Prime Minister Stephen Harper welcomed the announcement by Trans-Pacific Partnership (TPP) members of their support for Canada joining the trade negotiations. “Opening new markets and creating new business opportunities leads to jobs, growth and long-term prosperity for all Canadians,” said Prime Minister Harper. Canada will proceed to enter the talks at the earliest opportunity.
Countries party to the negotiations are: Australia, Brunei Darussalam, Chile, Malaysia, New Zealand, Peru, Singapore, the United States and Vietnam.
A new study published by the Institute for Research on Public Policy notes that global value chains are changing the face of international trade. To reap their full economic benefits, author Ari Van Assch calls on Canada to broaden the scope of its trade policy to include factors such as human capital development and innovation.
Bombardier Transportation has signed a contract to manufacture 300 subway cars for New York City Transit in a deal valued at $599 million. The cars will be built at the Canadian firm’s manufacturing plant in Plattsburgh, N.Y. The Plattsburgh plant has produced more than 3,000 passenger rail cars and locomotives in service across the United States since 1995. Bombardier’s current North American orders include 706 new subway cars for Chicago.
Canada and the United States announced the mutual recognition of, and cooperation on, air cargo security in both countries. The Honourable Denis Lebel, Minister of Transport, Infrastructure and Communities and Mr. James D. Nealon, Deputy Chief of Mission at the United States Embassy on behalf of Transportation Security Administration (TSA) Administrator John Pistole, made the announcement.
“With our vast geography, Canada’s economy relies on the safe and efficient movement of goods by air. Mutual recognition of air cargo security programs will improve efficiency and cut costs for businesses and consumers on both sides of the border,” said Minister Lebel.
The continuing global energy boom that began in the early 2000s has brought significant economic benefits to Canada in the form of strong growth in national income, relatively low unemployment and (until the recession) healthy public finances. But a booming energy sector may contribute to a strengthening of the currency, which in turn cause lower and unbalanced growth in trade-intensive sectors (particularly manufacturing).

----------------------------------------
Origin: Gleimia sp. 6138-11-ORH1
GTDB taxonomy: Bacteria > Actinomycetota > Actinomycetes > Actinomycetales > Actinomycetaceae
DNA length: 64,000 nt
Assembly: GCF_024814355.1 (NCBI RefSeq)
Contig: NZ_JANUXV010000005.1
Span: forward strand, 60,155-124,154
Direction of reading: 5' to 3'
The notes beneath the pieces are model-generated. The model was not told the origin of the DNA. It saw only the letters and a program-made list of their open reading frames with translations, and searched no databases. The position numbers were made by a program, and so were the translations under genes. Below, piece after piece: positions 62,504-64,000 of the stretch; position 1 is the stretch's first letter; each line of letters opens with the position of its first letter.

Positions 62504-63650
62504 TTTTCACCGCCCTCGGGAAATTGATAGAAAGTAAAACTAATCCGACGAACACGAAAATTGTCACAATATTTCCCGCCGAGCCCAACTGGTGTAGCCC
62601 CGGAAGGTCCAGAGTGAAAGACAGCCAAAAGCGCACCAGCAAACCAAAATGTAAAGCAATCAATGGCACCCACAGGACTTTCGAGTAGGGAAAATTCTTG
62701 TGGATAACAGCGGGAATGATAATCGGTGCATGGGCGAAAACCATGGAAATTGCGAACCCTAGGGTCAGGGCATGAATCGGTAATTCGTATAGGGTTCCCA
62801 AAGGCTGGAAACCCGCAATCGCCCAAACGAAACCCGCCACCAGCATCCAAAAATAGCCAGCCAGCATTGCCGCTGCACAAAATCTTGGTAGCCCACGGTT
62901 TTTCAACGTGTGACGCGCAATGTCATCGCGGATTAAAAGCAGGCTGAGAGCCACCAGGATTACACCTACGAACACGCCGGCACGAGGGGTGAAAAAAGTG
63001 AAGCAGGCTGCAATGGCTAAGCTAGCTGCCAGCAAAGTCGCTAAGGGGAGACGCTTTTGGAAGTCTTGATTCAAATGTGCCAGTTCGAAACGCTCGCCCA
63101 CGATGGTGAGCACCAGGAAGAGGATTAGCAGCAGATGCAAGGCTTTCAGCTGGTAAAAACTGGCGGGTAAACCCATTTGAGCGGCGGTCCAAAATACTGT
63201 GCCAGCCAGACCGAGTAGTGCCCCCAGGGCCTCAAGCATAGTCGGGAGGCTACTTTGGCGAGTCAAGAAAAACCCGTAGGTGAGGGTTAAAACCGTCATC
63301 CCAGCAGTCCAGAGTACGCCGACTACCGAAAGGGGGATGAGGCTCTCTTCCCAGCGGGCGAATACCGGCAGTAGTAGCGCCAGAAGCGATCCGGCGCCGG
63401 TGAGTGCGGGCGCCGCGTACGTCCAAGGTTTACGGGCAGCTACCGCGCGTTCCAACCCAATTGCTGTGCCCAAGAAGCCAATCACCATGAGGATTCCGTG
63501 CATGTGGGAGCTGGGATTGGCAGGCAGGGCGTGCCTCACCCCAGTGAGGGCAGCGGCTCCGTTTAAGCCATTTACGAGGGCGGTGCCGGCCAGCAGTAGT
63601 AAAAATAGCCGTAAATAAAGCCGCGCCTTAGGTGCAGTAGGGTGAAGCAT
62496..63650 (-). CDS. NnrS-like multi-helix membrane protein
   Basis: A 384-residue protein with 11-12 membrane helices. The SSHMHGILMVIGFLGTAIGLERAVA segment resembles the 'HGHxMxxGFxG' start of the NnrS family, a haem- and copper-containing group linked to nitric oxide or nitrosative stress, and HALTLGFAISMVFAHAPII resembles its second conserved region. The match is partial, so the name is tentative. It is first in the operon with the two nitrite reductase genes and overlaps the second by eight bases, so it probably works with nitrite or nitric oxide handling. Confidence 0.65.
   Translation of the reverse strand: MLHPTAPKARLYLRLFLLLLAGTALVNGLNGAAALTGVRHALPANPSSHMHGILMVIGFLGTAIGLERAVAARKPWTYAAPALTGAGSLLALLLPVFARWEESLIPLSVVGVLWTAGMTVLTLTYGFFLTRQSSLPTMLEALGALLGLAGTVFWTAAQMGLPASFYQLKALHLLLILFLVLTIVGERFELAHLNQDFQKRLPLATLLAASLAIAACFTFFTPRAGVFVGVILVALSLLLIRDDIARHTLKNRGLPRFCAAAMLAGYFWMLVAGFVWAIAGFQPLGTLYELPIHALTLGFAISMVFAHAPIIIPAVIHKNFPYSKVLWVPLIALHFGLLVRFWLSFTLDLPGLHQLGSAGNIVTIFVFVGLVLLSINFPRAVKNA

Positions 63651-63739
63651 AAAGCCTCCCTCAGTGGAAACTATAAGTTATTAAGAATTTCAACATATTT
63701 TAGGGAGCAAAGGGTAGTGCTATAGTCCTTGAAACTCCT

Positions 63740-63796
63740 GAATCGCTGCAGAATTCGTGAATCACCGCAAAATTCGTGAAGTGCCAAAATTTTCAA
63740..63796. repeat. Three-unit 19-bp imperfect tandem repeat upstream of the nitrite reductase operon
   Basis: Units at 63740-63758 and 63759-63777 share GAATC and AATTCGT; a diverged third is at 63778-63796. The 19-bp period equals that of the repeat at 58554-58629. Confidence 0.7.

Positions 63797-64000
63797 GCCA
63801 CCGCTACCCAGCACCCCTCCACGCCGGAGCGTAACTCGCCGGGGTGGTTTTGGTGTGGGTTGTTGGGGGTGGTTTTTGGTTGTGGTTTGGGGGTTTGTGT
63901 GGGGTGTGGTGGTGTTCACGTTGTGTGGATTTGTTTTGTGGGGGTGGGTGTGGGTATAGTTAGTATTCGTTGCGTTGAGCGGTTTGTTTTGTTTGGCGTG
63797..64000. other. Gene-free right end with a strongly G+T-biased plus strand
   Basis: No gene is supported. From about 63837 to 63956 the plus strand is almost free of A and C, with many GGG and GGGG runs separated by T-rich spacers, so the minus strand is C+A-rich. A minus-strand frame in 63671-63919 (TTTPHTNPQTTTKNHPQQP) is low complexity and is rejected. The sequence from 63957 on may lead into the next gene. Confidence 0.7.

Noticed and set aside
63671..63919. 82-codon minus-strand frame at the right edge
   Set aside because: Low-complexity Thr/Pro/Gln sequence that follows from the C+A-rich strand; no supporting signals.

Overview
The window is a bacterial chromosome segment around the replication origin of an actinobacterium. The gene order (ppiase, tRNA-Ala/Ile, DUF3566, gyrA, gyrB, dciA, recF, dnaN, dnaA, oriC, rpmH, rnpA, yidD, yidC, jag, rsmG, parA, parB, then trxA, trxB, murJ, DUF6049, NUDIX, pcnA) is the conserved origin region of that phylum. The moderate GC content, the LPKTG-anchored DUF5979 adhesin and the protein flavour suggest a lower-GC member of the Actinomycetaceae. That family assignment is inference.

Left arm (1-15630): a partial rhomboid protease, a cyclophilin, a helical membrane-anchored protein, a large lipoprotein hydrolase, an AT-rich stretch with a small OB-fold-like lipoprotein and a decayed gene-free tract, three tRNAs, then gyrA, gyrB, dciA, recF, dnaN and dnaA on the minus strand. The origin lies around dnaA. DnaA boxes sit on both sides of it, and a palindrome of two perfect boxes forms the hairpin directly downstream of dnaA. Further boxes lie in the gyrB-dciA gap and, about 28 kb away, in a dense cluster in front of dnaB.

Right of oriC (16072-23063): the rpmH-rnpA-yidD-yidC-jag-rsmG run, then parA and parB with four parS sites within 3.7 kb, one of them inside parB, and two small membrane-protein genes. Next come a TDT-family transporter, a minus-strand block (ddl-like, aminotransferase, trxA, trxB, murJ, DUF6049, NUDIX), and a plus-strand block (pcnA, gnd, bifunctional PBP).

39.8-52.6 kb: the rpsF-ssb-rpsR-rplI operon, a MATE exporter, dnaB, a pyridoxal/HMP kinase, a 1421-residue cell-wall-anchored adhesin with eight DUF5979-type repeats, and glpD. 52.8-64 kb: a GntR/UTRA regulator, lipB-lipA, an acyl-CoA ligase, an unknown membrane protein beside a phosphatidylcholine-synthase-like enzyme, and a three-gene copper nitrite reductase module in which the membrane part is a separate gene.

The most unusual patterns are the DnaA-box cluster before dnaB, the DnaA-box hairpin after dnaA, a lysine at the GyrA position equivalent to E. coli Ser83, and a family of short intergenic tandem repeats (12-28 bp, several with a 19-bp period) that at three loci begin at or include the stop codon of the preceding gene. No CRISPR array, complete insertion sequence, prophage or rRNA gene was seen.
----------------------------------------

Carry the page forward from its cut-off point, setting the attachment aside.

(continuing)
There has been relatively little rigorous analysis of the linkages between energy prices, the exchange rate and manufacturing output in Canada. In this study, Mohammad Shakeri, Richard Gray and Jeremy Leonard of the Institute for Research on Public Policy examine these linkages for 80 different manufacturing industries using an empirical model that accounts for changes in global demand and competitive pressures as well as energy-induced strengthening of the dollar.
The Honourable Ed Fast, Minister of International Trade and Minister for the Asia-Pacific Gateway, delivered a keynote speech today focused squarely on the Harper government’s pro-trade plan for jobs, growth and long-term prosperity—the broadest economic expansion plan in Canadian history—to more than 100 members of the Canadian/American Border Trade Alliance during its three-day conference in Ottawa.
“Trade is the new stimulus,” said Minister Fast. “We need more trade, more investment and deeper partnerships to help strengthen the financial security of hard-working Canadians and Americans alike. There is no better job creator or economic growth generator than deeper trade. That’s why our government is continuing to take steps to make the Canada-U.S. partnership—the world’s greatest free trade success story—even stronger in the years ahead.”
A CanWest representative stated that many companies are looking south of the border for workers. CanWest has recruited American workers for more than 5 years in order to meet project requirements. Welders, pipe fitters, iron workers, electricians and industrial insulators are among the most recruited trade groups.
This briefing by the Conference Board of Canada explores how value-added trade measures complement traditional measures, yielding unexpected insights into Canada’s real trade dependence, its trade with major trading partners, and on the importance of services to trade.
The value-added trade approach sheds light on Canada’s linkages into global value chains, showing them to be predominantly limited to the United States. It also demonstrates the interconnectedness of industries in creating the value of tradable goods and services. These findings have implications for both government policy-makers and businesses involved in trade, as detailed in this briefing.
Prime Minister Stephen Harper and Sebastian Piñera, President of Chile, today witnessed the signing of a more modern and expanded Canada-Chile Free Trade Agreement that will help deepen commercial ties between the two countries.
“The Canada-Chile Free Trade Agreement has been the cornerstone of our commercial relationship with Chile for the past 15 years,” said Prime Minister Harper. “The enhancements announced today will generate further economic growth and job creation in Canada by increasing commercial opportunities for our businesses.”